Less than two years after Namdar bought North Carolina’s Salisbury Mall — now called West End Plaza — out of foreclosure for $2.5 million in early 2012, the board of commissioners for Rowan County voted to pay $3.43 million for most of the property to convert to government offices, the Salisbury Post reported.
After the purchase, officials had to spend $1.3 million to replace the mall’s leaky roof, Michael Julian, a local businessman currently running for a county commission seat, said.
Daniel Kleeburg, who operated a theater at the Salisbury Mall, said that in the months after Namdar bought the property, raw sewage began backing up into his theater due to blocked pipes.
“Literally — pardon my expression — the crap hit the fan,” said Kleeburg, who closed his business after Namdar ignored his repeated requests for repairs. “It went so south, so quick.”
Northland Mall in Sterling, Ill., also experienced a rocky transition into Namdar’s hands, with its entire management team and half its security staff quitting their jobs after the property traded at the end of last year, according to Sauk Valley Media, a local news outlet.
In January, police arrested the mall’s newly hired maintenance manager on a preexisting warrant after he was spotted wandering — apparently drunk — into and out of the mall’s shuttered JCPenney store, Sauk Valley Media reported. Two days later, he was seen stumbling through the mall a second time, now carrying bolt cutters, and was again removed by police.
Things had gotten off to a better start at Regency Square, which Namdar acquired in February 2014 for $13 million from Chicago-based General Growth Properties, now the nation’s second-biggest mall landlord.
“We specialize in centers that are being run poorly,” Joel Gorjian, Namdar’s head of property acquisitions and sales, told the Florida Times-Union as the company’s ownership of the mall hit the six-month mark amid a spate of new leases. “We find those where they’re not putting enough into the center, then we add tremendous value.”
But lawsuits filed by would-be tenants at the property don’t portray a company bent on reinvesting in neglected malls.
In one of the suits, Jacksonville-based International Decor Outlet LLC (IDO) accuses the Namdar and Mason entities that own the mall of fraud and breach of contract for thwarting its plan to convert 200,000 square feet of vacant space into a direct-to-consumer marketplace for imported home goods.
Lawyers for IDO say in the lawsuit, filed July 2017 in Duval County Circuit Court, that the owners blocked the company from accessing the section of the mall it had leased when prospective marketplace subtenants came from abroad to view the space.
When the section was finally made available, its air-conditioning did not work, its roof leaked, and “several insects and other bugs, including cockroaches, were observed in the common area of the premises,” according to the lawsuit, which seeks unquantified damages and the voiding of IDO’s lease.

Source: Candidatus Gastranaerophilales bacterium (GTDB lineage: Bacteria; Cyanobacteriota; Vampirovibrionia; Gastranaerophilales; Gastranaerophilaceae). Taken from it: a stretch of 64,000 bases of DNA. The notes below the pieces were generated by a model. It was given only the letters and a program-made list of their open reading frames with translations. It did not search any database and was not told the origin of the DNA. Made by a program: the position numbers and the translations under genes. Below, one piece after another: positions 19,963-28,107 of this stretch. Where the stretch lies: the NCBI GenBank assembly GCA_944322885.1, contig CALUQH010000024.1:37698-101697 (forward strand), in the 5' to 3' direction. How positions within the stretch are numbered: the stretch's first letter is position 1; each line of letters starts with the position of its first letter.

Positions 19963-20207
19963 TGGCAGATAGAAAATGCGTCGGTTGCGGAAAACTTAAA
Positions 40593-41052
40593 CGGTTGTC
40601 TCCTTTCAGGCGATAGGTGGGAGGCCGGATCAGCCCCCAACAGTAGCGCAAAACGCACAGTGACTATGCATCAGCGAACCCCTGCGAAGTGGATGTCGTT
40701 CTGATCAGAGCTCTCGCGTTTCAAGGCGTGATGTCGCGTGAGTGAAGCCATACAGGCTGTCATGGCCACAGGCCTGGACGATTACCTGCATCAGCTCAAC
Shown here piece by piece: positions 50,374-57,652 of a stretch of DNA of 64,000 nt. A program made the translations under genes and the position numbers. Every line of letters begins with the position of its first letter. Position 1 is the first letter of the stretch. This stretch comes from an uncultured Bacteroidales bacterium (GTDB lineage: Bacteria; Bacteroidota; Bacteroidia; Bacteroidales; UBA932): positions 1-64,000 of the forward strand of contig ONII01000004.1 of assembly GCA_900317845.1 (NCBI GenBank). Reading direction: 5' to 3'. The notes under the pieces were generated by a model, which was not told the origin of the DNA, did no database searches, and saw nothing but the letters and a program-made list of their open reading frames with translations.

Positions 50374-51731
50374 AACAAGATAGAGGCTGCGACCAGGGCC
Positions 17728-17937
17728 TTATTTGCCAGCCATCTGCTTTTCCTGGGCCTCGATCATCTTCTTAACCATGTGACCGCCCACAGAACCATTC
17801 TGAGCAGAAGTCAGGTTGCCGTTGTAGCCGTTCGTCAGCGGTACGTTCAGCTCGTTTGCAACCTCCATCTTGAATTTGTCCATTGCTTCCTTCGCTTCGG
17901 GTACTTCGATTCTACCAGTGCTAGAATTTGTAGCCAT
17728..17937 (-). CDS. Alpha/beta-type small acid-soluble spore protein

In a separate lawsuit filed in Circuit Court the previous month, founders of the Jacksonville Automobile & Motorcycle Museum accuse the owners of failing to fix a leaky roof, which kept them from getting an occupancy permit to open a car museum in a former department store space.
While Namdar allegedly neglects some parts of Regency Square, it has been cashing in on others.
In 2015, it earned $26.2 million through the sale of the mall’s AMC Theatres multiplex to Kansas City, Mo.-based EPR Properties, according to the Times-Union. The following year, it sold retail space vacated by a Belk department store to the Impact Church for $7 million to become its headquarters and central house of worship, the paper reported.
In Voorhees, the company sold a one-acre section of the Town Center tract currently occupied by the Learning Experience preschool to an investor in Monmouth County, N.J., for $2.6 million in December 2017, according to records filed with Camden County.
In a presentation for investors in Israel, where Namdar raises money from bond buyers on the Tel Aviv Stock Exchange through affiliate Namco Ltd., the company touts its profits from selling off pieces of its properties.
But most of Namdar’s income likely comes from a more traditional source for mall landlords: rent.
During a 2016 investor conference in New York, PREIT’s Coradino said recent buyers of his company’s malls could expect rates of return — or “capitalization rates” — of up to 17 percent, indicating low sale prices relative to anticipated rental income. At the time, PREIT was responding to shareholder pressure to quickly prune its portfolio of low-achieving malls.
Investors in retail real estate more commonly see returns in the 7 percent range, which was around the average rate during the first three months of this year on deals for U.S. malls, strip centers and other multi-tenant retail properties, according to a report by real estate tracker Real Capital Analytics.
PREIT’s former malls — most in off-the-beaten-path markets and with department-store anchors bearing uncertain futures — traded at the higher rates because they were seen as riskier investments.
Namdar may have been willing to take on that risk because it was borrowing cheaply enough for the properties to generate lots of cash for the company before rental revenue cratered completely, thanks at least in part to its Israeli bond issue.
As of December 2016, affiliate Namco had raised 450 million shekels ($124.4 million) while paying interest of only 5.8 percent, according to a report published at the time by the Israeli newspaper Haaretz.
If a buyer tried to borrow money from U.S. investors to acquire out-of-the-way shopping malls, it would have had trouble finding any takers and certainly would not have found anyone willing to accept rates that low, said Thomas Gorman, a senior vice president at commercial real estate firm CBRE’s capital markets unit.
The model seems to be working out in Voorhees, said the township’s DiNatale, for Namdar at least.
“From what I see, they’re turning a profit,” he said. “Even if we’re half-empty, we’re also half-full.”